The course turned out remarkably well, as the students developed their own topics under my guidance. With the support of Ben Ray, I held out the prospect of “publication” on his Website for the best papers, and that proved to be a strong incentive for several of the students. In the end, four papers stood out as making truly original contributions to scholarship on Salem witchcraft. Two students wrote biographies of executed women who had attracted scant attention from earlier scholars: Jacqueline Kelly researched Mary Parker of Andover in an innovative way, and Mark Rice uncovered the background to the accusation of Margaret Scott of Rowley. The other two students examined hitherto overlooked groups of accused people: Darya Mattes analyzed the very youngest accused children, and Jedediah Drolet studied accused women from Gloucester. At the time they enrolled in the class, Darya was a junior (a dual major in history and anthropology), and the other three were freshmen, two of whom have since chosen to major in history.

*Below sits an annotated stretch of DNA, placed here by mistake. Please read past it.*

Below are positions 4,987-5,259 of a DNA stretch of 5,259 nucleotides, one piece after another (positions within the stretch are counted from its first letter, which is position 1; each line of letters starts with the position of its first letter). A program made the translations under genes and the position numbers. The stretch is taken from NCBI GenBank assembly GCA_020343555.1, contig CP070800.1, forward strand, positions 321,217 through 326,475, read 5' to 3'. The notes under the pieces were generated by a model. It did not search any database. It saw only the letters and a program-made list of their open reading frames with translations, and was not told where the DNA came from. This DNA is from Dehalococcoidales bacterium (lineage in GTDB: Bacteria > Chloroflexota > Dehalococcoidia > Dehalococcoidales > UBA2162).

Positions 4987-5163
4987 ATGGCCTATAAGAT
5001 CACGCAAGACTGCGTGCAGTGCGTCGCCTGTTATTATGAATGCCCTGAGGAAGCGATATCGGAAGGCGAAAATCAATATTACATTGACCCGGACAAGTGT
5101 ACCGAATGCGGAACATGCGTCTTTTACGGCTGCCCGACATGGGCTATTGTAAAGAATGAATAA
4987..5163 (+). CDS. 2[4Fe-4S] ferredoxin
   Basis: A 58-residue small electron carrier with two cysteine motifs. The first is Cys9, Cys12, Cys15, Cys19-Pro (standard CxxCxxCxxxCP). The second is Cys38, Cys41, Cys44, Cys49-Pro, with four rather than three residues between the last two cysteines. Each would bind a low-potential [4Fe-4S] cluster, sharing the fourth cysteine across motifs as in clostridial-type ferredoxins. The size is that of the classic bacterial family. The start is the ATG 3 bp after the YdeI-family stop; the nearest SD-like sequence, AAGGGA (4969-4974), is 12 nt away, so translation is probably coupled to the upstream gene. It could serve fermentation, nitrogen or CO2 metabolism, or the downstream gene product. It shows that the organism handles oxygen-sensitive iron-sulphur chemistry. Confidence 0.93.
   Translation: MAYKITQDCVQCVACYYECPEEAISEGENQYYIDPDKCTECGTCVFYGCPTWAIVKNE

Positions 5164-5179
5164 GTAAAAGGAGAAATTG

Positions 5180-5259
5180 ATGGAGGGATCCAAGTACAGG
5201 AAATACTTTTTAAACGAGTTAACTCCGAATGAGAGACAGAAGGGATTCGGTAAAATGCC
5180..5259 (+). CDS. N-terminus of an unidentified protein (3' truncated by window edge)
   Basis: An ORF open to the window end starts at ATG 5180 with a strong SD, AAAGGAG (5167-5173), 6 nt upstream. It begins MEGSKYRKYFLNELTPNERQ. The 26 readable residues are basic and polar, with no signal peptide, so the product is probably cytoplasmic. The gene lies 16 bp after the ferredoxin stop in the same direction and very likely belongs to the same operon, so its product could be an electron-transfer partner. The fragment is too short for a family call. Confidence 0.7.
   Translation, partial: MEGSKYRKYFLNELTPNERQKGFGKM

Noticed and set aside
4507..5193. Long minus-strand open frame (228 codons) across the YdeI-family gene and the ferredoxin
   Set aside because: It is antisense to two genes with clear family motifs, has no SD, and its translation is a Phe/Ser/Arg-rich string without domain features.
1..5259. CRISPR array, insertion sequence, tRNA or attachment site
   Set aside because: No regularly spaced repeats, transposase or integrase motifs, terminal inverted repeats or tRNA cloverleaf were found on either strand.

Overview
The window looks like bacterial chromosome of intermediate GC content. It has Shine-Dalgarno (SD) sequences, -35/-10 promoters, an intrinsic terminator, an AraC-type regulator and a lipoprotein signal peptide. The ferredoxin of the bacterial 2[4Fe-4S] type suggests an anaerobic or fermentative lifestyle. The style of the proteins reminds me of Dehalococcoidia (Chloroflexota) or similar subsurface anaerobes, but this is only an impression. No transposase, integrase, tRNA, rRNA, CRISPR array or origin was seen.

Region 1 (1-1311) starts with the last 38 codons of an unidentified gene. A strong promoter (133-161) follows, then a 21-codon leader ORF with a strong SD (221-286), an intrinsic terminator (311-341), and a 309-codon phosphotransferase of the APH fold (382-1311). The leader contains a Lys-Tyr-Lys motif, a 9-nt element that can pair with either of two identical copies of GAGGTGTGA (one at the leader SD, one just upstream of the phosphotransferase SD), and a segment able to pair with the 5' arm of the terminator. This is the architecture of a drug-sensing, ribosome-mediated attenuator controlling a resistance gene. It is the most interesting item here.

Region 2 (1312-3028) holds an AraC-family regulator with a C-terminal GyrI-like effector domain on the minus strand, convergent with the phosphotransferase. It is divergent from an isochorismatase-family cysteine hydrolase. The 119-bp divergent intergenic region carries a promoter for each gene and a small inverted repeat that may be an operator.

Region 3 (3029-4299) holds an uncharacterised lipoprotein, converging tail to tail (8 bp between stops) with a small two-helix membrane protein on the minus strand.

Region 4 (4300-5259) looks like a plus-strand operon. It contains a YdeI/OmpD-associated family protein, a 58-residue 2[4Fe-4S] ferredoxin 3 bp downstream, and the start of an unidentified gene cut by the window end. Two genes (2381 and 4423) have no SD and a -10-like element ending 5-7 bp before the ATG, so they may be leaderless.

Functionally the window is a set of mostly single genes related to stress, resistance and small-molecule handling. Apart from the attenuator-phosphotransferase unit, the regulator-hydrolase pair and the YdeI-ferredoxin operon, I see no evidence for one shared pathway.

Fortuitously the completion of the course coincided with a gift to the department by Cornell parents Nick and Judy Bunzl, who sought to encourage professors to work with undergraduates to present their research at professional meetings. I asked the four students if they were interested in continuing to pursue their projects, and all readily agreed. Knowing that the Thirteenth Berkshire Conference on Women’s History was scheduled for June 2005 at Scripps College in Claremont, California, and that the “Big Berks,” as it is familiarly known, had a long tradition of openness to young scholars, I proposed to the program committee a first-ever undergraduate panel. After some discussion, they accepted the proposal.